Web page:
litigation against the agency that holds it.” Dep’t of Interior v. Klamath Water Users
Protective Assoc., 532 U.S. 1, 8 (2001). At issue in this case are the attorney-client and
deliberative process privileges, which both fall under exemption 5.
a. Attorney/Client Privilege
The Forest Service submitted a Vaughn index which indicates that ten out of the
twelve documents listed, which were withheld in full or in part, were withheld subject to
both the attorney/client privilege and the deliberative process privilege. See Def.’s Mot.
for Summary Judgment (ECF No. 15), Ex. 9. Documents 1 through 5 have been
withheld in full, and comprise a total of 1,684 pages. Id. The justification for withholding
these documents under the attorney/client privilege is listed by the Defendants as “legal
sufficiency review,” including notes and comments from the Forest Service or third-party
contractors for the attorney’s consideration, and comments and edits made by the
attorney for the Forest Service’s consideration. Id. This broad justification is not
sufficiently clear, specific, or detailed to permit a court to determine whether a sufficient
factual basis exists to support the agency's refusal to disclose the information.
Defendants’ agent declarations do not offer much assistance in this evaluation.
Defendants submitted declarations from four individuals: Harald Fuller-Bennett, FOIA
Analyst for the Forest Service; Guy E. Blackwolf, Environmental Coordinator at the Rio
Grande National Forest; Dan Dallas, Forest Supervisor for the Rio Grande National
Forest; and Marge Gallegos, Paralegal for the Forest Service’s Rocky Mountain
Regional Office. 2
In explaining the application of exemption 5 for the attorney/client privilege,
Bennett explains that “the Forest Service sought legal advice from United States
Department of Agriculture, Office of the General Counsel (OGC), about the Village at
Wolf Creek Access Project,” and that the OGC was asked “to conduct legal sufficiency
Declarations for Bennett and Blackwolf were submitted with the Defendants’ motion for summary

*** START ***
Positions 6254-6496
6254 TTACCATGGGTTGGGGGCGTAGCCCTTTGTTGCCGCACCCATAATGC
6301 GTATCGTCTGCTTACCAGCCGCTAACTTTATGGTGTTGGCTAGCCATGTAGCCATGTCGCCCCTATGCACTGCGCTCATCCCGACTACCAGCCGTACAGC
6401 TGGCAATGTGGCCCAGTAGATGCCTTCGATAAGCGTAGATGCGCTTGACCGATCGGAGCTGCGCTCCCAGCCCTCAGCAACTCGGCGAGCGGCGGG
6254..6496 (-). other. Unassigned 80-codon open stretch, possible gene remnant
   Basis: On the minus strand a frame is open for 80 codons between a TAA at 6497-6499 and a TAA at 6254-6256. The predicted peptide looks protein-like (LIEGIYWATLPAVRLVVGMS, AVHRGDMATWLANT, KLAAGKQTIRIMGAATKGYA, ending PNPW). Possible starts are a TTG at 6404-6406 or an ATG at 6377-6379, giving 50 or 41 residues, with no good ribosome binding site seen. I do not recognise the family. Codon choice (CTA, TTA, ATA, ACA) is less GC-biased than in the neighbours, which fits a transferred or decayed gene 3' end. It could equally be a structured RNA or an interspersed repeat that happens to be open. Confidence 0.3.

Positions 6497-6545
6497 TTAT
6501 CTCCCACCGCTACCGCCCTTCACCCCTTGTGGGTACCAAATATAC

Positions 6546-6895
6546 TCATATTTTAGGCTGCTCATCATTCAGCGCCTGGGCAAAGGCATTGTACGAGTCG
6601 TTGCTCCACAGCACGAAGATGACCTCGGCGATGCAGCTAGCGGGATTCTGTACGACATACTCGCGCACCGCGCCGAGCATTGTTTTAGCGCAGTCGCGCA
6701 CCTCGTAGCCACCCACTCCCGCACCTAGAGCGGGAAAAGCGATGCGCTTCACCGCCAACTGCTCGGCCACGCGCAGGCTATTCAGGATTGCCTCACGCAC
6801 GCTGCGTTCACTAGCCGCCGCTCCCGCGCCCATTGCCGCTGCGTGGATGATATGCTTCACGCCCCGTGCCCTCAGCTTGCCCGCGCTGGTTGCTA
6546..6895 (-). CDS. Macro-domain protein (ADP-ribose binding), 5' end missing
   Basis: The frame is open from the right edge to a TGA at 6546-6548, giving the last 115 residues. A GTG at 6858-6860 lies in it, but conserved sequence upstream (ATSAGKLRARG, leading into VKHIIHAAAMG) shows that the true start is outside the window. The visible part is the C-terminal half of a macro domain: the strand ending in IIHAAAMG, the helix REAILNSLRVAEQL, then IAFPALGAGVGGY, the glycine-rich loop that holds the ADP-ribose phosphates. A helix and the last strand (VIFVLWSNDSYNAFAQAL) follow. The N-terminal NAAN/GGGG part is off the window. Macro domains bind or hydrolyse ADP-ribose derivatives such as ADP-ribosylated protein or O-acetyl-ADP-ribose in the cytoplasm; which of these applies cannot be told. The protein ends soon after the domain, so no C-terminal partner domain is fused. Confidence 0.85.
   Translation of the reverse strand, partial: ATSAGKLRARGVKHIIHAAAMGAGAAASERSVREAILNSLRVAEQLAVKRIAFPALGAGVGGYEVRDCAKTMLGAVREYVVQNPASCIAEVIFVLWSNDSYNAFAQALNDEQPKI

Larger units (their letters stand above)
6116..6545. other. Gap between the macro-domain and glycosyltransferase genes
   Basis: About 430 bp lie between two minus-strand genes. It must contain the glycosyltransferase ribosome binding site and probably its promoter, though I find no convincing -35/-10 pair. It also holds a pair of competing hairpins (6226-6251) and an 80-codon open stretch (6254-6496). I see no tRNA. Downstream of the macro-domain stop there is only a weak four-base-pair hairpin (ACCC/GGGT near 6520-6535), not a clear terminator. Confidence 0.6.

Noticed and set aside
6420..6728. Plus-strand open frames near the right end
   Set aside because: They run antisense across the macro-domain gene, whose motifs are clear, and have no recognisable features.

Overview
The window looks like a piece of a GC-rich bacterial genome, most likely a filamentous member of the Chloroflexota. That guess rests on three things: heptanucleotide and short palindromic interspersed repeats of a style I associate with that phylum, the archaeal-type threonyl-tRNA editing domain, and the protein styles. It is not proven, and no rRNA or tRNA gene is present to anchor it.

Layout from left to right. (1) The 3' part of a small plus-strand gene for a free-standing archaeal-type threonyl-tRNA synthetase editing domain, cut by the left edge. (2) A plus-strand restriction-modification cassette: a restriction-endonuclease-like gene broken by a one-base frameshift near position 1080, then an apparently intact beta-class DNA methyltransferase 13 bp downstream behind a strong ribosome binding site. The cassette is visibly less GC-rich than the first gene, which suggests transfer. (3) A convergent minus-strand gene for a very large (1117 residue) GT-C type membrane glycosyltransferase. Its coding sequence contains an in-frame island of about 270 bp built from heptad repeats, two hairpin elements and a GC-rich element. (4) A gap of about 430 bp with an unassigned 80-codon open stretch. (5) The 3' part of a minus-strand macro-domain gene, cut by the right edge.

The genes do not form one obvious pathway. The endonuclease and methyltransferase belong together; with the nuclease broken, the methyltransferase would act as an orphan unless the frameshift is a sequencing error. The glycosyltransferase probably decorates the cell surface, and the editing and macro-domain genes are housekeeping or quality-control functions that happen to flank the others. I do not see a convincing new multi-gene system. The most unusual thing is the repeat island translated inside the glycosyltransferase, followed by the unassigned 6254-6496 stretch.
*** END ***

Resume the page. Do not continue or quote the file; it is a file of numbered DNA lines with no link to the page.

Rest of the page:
judgment. Declarations for Dallas and Gallegos, along with a supplement to Blackwolf’s declaration, were
submitted with Defendants’ response to Plaintiff’s motion for summary judgment (which was consolidated
with Defendants’ reply to Plaintiff’s response to Defendants’ motion for summary judgment). Plaintiff
contends that the declarations submitted with the response should be stricken by the court as improperly
introduced with Defendants’ reply. However, Defendants relied upon these exhibits for their response.
The parties agreed that the Defendants would submit a consolidated response and reply at the December
22, 2014 Scheduling Conference before Magistrate Judge Kathleen M. Tafoya. See ECF No. 15, Ex. 10,
p. 34, lines 23-25; p. 35, lines 1-13; p. 36, lines 17-18. Since such affidavits or declarations are allowed
to support or oppose a motion for summary judgment, see Fed. R. Civ. P. 56(c)(4), I will consider the
information in these declarations.
reviews” on drafts of the final EIS and ROD. Def.’s Mot. for Summary Judgment (ECF
No. 15), Ex. 1, ¶ 32-33 (“Bennett Decl.”). The Forest Service contends that the withheld
records contained “confidential factual and legal information,” and that the U.S.
Department of Agriculture Senior Counsel, Kenneth Capps, provided “legal and policy
advice.” This justification does not offer sufficient detail as to the contents of the
documents and why the attorney/client privilege should be applied in such a broad
Accordingly, I find that the Vaughn index and agent declarations fail to provide
sufficient detail regarding the application of exemption 5 to documents 1 through 5 on
the Vaughn index. The conclusory statements which do nothing more than recite the
legal standard fail to demonstrate a logical basis for the Forest Service’s claim that
disclosure of these documents would interfere with the attorney/client relationship.